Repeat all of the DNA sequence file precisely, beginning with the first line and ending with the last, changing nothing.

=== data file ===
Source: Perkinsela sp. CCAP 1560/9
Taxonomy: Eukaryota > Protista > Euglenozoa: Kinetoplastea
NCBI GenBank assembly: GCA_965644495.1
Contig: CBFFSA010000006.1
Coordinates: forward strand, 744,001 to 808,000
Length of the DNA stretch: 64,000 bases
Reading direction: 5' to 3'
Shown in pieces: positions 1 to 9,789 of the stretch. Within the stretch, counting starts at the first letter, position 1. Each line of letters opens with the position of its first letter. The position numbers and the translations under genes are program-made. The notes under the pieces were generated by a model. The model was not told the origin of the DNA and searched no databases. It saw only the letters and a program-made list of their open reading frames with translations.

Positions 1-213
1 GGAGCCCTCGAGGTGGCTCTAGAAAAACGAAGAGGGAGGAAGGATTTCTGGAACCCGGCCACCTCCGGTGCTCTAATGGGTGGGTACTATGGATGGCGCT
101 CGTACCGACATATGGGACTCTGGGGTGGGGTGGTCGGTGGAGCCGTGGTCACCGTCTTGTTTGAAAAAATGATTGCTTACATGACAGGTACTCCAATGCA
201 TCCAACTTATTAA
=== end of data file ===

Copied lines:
Source: Perkinsela sp. CCAP 1560/9
Taxonomy: Eukaryota > Protista > Euglenozoa: Kinetoplastea
NCBI GenBank assembly: GCA_965644495.1
Contig: CBFFSA010000006.1
Coordinates: forward strand, 744,001 to 808,000
Length of the DNA stretch: 64,000 bases
Reading direction: 5' to 3'
Shown in pieces: positions 1 to 9,789 of the stretch. Within the stretch, counting starts at the first letter, position 1. Each line of letters opens with the position of its first letter. The position numbers and the translations under genes are program-made. The notes under the pieces were generated by a model. The model was not told the origin of the DNA and searched no databases. It saw only the letters and a program-made list of their open reading frames with translations.

Positions 1-213
1 GGAGCCCTCGAGGTGGCTCTAGAAAAACGAAGAGGGAGGAAGGATTTCTGGAACCCGGCCACCTCCGGTGCTCTAATGGGTGGGTACTATGGATGGCGCT
101 CGTACCGACATATGGGACTCTGGGGTGGGGTGGTCGGTGGAGCCGTGGTCACCGTCTTGTTTGAAAAAATGATTGCTTACATGACAGGTACTCCAATGCA
201 TCCAACTTATTAA